A rabies case has been confirmed in Gillespie County, according to the Texas Department of State Health Services.
The Fredericksburg Police Department and Animal Control were notified on Wednesday, July 11, by TDHS, Public Health Region 8.
The owner of the now-deceased rabid dog was contacted by Fredericksburg Animal Control following information from FPD.
The dog was described as a 13-month-old black crossbreed wearing a pink collar on a purple leash. The owner and dog were in the 300 block of West Main Street during the Fourth of July parade.
Following the parade, the owner and dog ate lunch at Hondo’s in the outdoor seating area. The owner reported they did not walk anywhere else on Main Street during or after the parade and lunch.
The dog began showing signs of rabies on Saturday and was taken to a veterinarian. The dog was later sent for testing and Fredericksburg Animal Control was notified of the case.
FPD and Fredericksburg Animal Control urge those who believe they may have come in contact with the dog to contact their doctor without delay.
With the recent concern of rabies in the county, local veterinarians note that vaccinating pets is the best way to prevent the deadly disease.
“The easy answer is to vaccinate your pet,” Casey Pitmon, DVM at Friendship Veterinary Center said. “The rabies vaccine is the only vaccine that is regulated by the law.”
Due to the amount of wildlife in the area, Pitmon suggests that pets get vaccinated on a yearly basis, starting when they are 12 weeks old. With the vaccination, the chances of a pet contracting rabies is extremely small.
“The only way to ensure your pet is safe when coming in contact with a rabid animal is to vaccinate,” she said.
If a pet happens to come in contact with a rabid animal, it is likely it will develop neurological symptoms like stumbling around, lack of focus, acting unaware, and unable to drink water.
“If your pet starts exhibiting these symptoms, especially if you or the animal had wounds, you need to report the information to animal control and take the pet to a veterinarian as soon as possible,” Pitmon said.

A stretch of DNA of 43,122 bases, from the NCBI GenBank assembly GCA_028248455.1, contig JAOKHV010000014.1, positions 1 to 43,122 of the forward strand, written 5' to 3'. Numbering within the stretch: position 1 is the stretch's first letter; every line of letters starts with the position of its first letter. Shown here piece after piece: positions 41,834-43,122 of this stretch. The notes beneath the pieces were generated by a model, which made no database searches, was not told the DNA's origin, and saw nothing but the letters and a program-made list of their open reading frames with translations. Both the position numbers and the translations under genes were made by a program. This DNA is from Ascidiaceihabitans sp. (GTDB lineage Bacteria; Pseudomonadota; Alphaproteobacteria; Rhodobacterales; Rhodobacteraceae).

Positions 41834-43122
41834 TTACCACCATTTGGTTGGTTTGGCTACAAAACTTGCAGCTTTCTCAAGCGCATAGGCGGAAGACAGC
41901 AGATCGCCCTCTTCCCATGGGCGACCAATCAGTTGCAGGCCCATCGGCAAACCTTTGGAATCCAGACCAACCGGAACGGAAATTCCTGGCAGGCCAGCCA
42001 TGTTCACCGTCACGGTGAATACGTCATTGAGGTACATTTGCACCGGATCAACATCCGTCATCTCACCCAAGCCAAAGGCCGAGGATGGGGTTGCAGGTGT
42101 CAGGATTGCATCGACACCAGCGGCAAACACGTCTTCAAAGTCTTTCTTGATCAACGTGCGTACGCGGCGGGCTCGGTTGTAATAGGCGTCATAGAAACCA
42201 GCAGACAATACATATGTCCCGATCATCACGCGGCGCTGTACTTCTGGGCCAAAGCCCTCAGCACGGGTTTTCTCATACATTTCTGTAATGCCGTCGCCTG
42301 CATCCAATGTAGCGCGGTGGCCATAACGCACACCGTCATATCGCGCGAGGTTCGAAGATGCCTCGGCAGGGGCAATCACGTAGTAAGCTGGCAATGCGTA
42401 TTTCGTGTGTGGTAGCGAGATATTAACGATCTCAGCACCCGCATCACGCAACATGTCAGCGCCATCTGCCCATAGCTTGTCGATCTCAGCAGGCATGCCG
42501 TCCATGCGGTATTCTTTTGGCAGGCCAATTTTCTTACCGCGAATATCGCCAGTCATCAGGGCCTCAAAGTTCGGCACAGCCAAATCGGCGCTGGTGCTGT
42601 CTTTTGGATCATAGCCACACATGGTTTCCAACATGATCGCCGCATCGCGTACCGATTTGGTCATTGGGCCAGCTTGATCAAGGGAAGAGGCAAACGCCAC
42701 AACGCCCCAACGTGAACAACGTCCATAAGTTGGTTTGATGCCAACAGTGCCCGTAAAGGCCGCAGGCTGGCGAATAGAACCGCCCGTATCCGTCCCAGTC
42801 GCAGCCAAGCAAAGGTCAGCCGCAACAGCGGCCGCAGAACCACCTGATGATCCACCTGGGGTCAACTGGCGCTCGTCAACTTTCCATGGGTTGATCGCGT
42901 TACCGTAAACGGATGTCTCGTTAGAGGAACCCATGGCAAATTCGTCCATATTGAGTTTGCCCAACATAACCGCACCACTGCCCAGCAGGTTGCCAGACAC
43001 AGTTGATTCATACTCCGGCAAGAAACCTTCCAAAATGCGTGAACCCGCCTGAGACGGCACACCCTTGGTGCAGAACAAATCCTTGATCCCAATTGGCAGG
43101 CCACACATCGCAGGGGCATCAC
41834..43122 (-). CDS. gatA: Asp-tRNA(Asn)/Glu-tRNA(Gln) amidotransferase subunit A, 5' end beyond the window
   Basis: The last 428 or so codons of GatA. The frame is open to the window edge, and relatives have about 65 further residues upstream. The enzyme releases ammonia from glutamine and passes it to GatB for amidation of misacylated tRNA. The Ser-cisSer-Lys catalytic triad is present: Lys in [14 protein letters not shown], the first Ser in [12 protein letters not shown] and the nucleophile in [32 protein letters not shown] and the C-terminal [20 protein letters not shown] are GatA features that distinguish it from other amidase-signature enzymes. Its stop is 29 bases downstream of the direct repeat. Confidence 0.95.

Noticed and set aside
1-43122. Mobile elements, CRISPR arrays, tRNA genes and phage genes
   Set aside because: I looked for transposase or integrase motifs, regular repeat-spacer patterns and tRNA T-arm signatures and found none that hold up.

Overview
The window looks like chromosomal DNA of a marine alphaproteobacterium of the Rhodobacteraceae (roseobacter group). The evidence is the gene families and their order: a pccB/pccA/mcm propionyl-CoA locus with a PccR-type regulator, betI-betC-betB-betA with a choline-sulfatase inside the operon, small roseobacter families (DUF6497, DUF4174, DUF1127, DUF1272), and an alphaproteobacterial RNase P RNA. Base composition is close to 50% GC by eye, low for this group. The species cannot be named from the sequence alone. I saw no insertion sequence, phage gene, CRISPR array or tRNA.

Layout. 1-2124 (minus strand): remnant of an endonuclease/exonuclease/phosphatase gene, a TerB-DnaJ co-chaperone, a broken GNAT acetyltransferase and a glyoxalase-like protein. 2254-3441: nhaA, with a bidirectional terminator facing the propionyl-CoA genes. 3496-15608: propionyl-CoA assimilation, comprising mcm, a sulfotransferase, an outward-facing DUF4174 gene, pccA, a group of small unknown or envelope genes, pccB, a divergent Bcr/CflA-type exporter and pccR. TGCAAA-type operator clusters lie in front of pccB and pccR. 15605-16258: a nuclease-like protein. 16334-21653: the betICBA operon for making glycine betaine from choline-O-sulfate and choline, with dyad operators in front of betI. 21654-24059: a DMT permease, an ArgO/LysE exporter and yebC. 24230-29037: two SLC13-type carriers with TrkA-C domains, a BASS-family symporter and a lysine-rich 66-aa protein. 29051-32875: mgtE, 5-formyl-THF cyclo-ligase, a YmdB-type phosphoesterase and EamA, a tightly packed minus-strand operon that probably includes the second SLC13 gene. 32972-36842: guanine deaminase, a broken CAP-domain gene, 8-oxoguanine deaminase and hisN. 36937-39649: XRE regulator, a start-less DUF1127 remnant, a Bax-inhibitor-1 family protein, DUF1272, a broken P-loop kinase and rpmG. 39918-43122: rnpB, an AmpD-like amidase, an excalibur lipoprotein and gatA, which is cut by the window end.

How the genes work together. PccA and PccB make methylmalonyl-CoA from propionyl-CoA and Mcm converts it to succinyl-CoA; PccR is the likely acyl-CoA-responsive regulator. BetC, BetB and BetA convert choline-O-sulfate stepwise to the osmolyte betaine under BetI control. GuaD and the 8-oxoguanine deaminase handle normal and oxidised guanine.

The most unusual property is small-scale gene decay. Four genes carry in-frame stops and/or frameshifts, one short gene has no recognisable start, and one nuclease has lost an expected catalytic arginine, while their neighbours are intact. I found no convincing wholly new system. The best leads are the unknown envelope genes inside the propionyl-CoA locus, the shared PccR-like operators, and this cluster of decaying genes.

In addition to vaccinations, owners can be aware of their pets when in public.
Pitmon suggests bringing a separate water bowl for the pet to drink out of. If there is not a separate water dish, monitor what the pet drinks and make sure it is never drinking out of standing water.
She also suggests that owners and those with young children monitor what animals they come in contact with and try to not pet every animal they see.
“With my clients, I reiterate who important it is to vaccinate,” she said. “If you have a young puppy, do not let the puppy come in contact with other animals unless you know for sure that animals have been fully vaccinated.”
Ultimately, Pitmon and other veterinarians are diligent about educating pet owners about the vaccine as well as preventing the deadly disease.
Hill Country Memorial Hospital has also released information concerning the rabies case.
For those that believe they may have come in contact with the dog, HCM states there are three types of contact including:
• Category I: touching or feeding animals, licks on the skin;
• Category II: an animal nibbles uncovered skin, minor scratches or abrasions without bleeding, licks on broken skin;
• Category III: single or multiple bites or scratches that break through the skin, contamination of mucous membranes (nose or mouth) with saliva from licks; exposure to bat bites or scratches.
Given the incubation period for rabies in humans, HCM states that this is an urgent situation and treatment will depend on the type of contact.
Per the World Health Organization’s guidelines, Category I does not require treatment, Category II contact requires immediate vaccination and Category III requires immediate vaccination and administration of immune globulin are recommended, in addition to immediate washing and flushing of all bites, wounds and scratches.
“If you are concerned about exposure and the potential for infection, we encourage you to get evaluated by a physician,” a spokesman said. “As a full-service healthcare organization, HCM maintains access to rabies vaccinations.”
For more information, contact the HCM Immediate Care Clinic at 830-992-2820.